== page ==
“My first memory of who I was was food,” Edna Lewis told a historian in 1984. She had learned cooking by watching her mother, her aunt, and the other women in their small community cook on wood stoves, she said. She learned to tell if a cake was done by listening to it – “the liquids make bubbling noises.” She learned to use the cool well-houses and streams for refrigeration.
The inhabitants of the Virginia village of Freetown grew and harvested vegetables and fruit. They gathered berries, caught fish, and hunted game from the surrounding woods and fields in season. They grew and threshed their own wheat. Lewis’s grandparents, along with others of the older generation, had received deeds to their plots of land after Emancipation in 1865.
The first thing that generation did, she said, was plant an orchard. They were planning for the long haul, planning to stay on that land. The meaning of the town’s name was double: they were no longer slaves, and they were also free farmers, not tenants or sharecroppers.
“Their spirit of pride in community and cooperation in the work of farming is what made Freetown a wonderful place to grow up,” she would write later in The Taste of Country Cooking, the cookbook that made her famous. “The farm was demanding but everyone shared in the work – tending the animals, gardening, harvesting, preserving the harvest, and, every day, preparing delicious foods that seemed to celebrate the good things of each season.”
“It has been my lifelong effort to try and recapture those good flavors of the past.”
In 1976, when she was approached by Julia Child’s editor to write the book – part memoir, part country-living manual, part cookbook – she had spent many years away from Freetown. After her parents died, she’d moved in the 1930s, as a teen, to New York City – part of the Great Migration.
“When I was a girl, they used to hang black men,” she told an interviewer once, bluntly. “You couldn’t do anything about it because they’d kill you. It scared the life out of us.” In New York, Edna faced different kinds of prejudice: the limited work opportunities, the daily slights: having to use a separate entrance door to her job. She joined the Communist Party, she said, “because they were the only ones who were encouraging the Blacks to be aggressive, and to participate. They gave me a job typing.” It was there, too, that she met her husband, Steve Kingston, another Communist activist.
In the Party, she found a sense of the community that she’d left behind. She also found herself using the skills she had learned in Freetown at weekend CPUSA dinners. Johnny Nicholson, a fellow party member (or at least fellow-traveler) who came to those dinners, told her that he was planning to open an Italian-style café, and asked her to cook for him.
He was thinking cappucinos and pastries. She had other ideas. Shortly afterward, Café Nicholson opened at 58th and Third. The menu was simple, delicious – and all Edna. Choice, she thought, was overrated. She would make one main dish a day, with sides and dessert. People would eat what was put in front of them. And it would be so good that everyone would enjoy it.
She also owned 50 percent of the place.
Café Nicholson, bohemian New York with a southern twang, was a huge success; regulars included William Faulkner, Marlon Brando, Eleanor Roosevelt, Truman Capote, Tennessee Williams, Greta Garbo, Salvador Dalí, and Gore Vidal.
Lewis’s way of thinking and writing about food – she wrote the book on a series of yellow legal pads, which her niece typed up – was something entirely new. We would now call these recipes “farm-to-table.” Each time of year had its proper food, and knowing how to cook was partly knowing when to cook. This kind of deep knowledge was what she wanted to preserve.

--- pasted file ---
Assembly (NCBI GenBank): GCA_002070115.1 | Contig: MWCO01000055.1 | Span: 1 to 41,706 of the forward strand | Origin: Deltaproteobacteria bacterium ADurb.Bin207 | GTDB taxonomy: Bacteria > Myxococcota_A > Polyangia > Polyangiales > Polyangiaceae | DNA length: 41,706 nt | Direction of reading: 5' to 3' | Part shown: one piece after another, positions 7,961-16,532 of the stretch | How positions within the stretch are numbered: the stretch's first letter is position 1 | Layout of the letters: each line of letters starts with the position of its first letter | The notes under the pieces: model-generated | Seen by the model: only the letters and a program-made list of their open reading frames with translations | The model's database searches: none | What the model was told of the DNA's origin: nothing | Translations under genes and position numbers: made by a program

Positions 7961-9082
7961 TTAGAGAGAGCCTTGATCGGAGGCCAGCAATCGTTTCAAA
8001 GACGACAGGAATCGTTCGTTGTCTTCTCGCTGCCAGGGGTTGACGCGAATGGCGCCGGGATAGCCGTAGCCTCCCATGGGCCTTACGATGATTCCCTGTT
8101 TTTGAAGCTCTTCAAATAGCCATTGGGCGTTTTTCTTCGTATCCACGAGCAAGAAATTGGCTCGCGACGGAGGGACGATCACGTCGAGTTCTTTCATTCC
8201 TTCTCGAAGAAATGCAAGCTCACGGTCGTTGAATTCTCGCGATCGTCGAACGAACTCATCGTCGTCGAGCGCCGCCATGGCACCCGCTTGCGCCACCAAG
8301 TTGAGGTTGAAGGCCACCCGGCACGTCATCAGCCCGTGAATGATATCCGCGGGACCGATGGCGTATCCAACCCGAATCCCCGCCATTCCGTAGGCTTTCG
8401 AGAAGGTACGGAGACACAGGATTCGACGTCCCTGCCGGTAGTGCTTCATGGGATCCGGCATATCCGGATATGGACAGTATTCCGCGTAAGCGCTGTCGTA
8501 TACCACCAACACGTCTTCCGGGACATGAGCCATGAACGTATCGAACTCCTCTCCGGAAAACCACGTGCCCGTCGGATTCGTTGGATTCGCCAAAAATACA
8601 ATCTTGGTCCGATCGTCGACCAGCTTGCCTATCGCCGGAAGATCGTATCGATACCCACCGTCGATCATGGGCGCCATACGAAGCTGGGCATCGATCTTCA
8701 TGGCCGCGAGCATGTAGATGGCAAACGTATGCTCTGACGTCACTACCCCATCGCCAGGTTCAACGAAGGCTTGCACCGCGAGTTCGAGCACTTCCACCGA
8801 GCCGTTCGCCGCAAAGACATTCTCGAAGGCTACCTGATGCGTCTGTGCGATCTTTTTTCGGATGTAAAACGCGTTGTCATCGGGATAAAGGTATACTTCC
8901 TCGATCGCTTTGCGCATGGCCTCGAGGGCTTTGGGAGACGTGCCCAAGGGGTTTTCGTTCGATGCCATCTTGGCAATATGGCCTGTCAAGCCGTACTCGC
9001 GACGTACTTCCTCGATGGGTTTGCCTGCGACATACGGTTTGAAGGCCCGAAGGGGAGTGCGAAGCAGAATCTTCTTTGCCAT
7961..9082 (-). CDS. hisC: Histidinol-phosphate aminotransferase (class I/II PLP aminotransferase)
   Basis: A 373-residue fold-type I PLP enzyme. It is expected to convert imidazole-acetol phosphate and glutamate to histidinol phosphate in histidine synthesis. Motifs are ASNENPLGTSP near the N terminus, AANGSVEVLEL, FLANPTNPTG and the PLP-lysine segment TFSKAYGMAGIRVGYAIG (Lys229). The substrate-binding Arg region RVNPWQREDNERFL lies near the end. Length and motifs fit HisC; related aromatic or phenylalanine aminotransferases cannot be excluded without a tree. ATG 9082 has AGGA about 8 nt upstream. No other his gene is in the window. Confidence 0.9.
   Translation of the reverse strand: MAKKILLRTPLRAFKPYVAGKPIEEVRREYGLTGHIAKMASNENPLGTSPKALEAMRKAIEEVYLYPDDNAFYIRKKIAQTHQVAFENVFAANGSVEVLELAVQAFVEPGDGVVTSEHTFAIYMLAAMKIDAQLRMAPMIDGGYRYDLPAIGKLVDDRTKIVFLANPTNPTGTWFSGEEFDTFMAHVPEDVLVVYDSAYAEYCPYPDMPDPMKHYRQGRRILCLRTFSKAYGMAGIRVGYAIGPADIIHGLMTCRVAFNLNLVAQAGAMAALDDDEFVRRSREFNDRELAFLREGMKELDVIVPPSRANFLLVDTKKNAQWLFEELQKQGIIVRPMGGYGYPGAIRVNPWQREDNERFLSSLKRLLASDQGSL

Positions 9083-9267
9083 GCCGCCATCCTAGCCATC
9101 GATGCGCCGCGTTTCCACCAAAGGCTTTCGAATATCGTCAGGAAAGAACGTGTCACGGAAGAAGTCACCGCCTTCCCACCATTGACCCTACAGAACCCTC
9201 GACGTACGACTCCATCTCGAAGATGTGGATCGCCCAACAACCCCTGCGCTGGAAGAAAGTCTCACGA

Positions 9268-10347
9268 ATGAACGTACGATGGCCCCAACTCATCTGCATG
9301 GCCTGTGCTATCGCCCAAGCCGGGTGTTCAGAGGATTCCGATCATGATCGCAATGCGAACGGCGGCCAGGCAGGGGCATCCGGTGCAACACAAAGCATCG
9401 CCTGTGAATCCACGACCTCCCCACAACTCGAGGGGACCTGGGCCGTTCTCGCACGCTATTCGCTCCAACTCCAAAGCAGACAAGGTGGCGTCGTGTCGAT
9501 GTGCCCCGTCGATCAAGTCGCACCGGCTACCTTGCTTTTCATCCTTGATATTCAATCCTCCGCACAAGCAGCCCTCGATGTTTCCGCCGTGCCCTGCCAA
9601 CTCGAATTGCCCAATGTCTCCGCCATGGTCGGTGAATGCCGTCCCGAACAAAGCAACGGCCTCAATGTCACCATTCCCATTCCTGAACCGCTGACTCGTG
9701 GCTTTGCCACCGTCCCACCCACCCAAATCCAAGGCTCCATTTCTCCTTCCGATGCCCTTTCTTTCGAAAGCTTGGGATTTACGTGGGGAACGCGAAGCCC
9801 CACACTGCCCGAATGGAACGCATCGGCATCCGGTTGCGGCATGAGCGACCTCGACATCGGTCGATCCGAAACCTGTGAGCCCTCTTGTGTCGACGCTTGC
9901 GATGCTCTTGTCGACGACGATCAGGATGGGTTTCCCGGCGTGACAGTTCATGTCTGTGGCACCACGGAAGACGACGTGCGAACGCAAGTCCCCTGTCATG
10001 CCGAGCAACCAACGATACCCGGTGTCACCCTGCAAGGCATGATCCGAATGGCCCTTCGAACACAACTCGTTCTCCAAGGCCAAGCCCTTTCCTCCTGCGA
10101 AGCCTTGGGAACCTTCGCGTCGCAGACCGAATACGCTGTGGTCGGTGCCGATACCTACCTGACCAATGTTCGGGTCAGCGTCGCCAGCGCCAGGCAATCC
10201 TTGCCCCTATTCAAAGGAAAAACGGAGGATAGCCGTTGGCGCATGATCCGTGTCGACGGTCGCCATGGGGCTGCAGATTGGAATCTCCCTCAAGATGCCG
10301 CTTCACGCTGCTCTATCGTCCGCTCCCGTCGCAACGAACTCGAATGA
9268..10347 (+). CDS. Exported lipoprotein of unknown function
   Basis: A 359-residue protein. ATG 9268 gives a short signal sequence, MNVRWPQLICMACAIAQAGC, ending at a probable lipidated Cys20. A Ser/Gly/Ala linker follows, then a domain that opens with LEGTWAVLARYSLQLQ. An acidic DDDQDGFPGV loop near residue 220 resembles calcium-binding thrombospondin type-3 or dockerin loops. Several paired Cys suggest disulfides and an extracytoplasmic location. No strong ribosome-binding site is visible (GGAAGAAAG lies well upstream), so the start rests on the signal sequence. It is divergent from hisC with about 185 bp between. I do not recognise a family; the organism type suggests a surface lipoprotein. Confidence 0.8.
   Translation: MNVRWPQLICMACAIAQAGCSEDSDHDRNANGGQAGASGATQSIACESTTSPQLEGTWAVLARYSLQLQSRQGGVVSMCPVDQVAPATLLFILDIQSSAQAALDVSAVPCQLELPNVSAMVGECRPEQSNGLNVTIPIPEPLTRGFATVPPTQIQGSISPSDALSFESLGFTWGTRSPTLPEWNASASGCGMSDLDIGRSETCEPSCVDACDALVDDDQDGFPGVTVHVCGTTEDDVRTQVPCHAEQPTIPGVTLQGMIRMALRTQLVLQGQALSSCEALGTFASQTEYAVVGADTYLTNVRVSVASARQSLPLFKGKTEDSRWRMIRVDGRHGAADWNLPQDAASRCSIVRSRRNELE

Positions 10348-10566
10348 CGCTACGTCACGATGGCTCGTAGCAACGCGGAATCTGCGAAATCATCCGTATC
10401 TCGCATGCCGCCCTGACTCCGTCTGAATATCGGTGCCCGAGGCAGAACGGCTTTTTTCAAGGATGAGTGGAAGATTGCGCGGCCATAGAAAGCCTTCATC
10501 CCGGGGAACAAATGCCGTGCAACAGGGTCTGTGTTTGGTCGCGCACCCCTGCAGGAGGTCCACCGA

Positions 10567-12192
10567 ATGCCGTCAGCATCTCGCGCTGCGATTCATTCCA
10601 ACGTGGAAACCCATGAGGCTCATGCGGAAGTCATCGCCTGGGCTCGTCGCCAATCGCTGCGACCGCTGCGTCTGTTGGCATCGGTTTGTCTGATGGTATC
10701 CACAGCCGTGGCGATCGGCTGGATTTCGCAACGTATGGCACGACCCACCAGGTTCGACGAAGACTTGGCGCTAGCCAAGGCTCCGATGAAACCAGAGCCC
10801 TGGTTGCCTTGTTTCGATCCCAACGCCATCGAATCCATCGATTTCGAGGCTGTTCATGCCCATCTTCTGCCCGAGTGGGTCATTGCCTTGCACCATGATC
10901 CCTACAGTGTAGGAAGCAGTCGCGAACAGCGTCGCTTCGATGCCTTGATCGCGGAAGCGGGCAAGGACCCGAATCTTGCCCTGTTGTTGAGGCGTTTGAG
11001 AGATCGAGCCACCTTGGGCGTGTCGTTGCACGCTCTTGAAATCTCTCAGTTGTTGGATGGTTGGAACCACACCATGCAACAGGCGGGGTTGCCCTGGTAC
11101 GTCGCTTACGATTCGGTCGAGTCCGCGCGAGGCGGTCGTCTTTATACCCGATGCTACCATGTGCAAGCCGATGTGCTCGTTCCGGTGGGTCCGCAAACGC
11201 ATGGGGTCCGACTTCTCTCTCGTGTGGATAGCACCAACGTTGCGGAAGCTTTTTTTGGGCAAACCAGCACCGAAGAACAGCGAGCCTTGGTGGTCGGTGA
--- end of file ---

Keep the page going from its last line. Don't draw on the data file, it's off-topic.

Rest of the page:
Lewis published four cookbooks in all, and went on to work as a chef in several prestigious restaurants, including Gage & Tollner in Brooklyn. She started the Society for the Revival and Preservation of Southern Food, and over the course of her career won numerous awards including, in 1995, the James Beard Living Legend Award. She died in 2006.
“As a child in Virginia,” she told the New York Times in 1989, “I thought all food tasted delicious.… It has been my lifelong effort to try and recapture those good flavors of the past.”
She did so – and in the process she recorded the community that those flavors were born in. “I grew up,” she said, “among people who worked together, traded seed, borrowed setting hens if their own were late setting.… If someone borrowed one cup of sugar, they would return two. If someone fell ill, the neighbors would go in and milk the cows, feed the chickens, clean the house, cook the food, and come and sit with whoever was sick. I guess rural life conditioned people to cooperate with their neighbors.”
Her attention to the subtle details of well-prepared food was only one aspect of her attention to the world from which that food came. “You felt all through her writing,” said her editor, “that she was giving thanks for something precious.” As she once told an interviewer, “I grew up noticing.” In The Taste of Country Cooking, she describes a southern spring: “A stream, filled from the melted snows of winter, would flow quietly by us, gurgling softly and gently pulling the leaf of a fern that hung lazily from the side of its bank. After moments of complete exhilaration, we would return joyfully to the house for breakfast.”
Sources: Edna Lewis, The Taste of Country Cooking (Knopf, 1976); Sara B. Franklin (ed.), Edna Lewis: At the Table with an American Original (UNC Press, 2018); Joe Rendall (interviewer), “An Interview with Chef Edna Lewis,” video (YouTube, posted May 18, 2009); Bailey Barash (director), “Fried Chicken and Sweet Potato Pie,” documentary film (bbarash.com).